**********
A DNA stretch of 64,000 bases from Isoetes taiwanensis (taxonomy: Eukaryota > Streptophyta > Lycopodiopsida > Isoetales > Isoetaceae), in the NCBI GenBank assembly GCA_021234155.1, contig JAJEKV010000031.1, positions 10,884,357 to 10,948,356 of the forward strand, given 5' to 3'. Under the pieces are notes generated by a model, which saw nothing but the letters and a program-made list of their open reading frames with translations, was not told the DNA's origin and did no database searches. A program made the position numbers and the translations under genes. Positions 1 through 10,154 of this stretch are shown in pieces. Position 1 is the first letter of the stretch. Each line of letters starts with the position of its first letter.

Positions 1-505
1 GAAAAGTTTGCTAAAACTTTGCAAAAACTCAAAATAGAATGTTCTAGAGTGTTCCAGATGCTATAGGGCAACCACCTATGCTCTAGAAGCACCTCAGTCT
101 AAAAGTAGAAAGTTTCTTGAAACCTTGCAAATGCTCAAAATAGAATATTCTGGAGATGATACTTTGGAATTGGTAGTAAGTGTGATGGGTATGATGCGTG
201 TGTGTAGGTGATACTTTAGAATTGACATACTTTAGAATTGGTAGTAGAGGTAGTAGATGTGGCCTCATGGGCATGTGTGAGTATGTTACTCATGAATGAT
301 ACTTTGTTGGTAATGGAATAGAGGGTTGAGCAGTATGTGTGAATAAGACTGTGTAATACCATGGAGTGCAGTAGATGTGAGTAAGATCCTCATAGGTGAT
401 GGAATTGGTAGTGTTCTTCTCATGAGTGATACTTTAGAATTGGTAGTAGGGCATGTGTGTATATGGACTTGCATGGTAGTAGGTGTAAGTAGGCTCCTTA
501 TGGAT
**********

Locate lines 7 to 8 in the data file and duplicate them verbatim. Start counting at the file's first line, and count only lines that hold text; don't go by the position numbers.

401 GGAATTGGTAGTGTTCTTCTCATGAGTGATACTTTAGAATTGGTAGTAGGGCATGTGTGTATATGGACTTGCATGGTAGTAGGTGTAAGTAGGCTCCTTA
501 TGGAT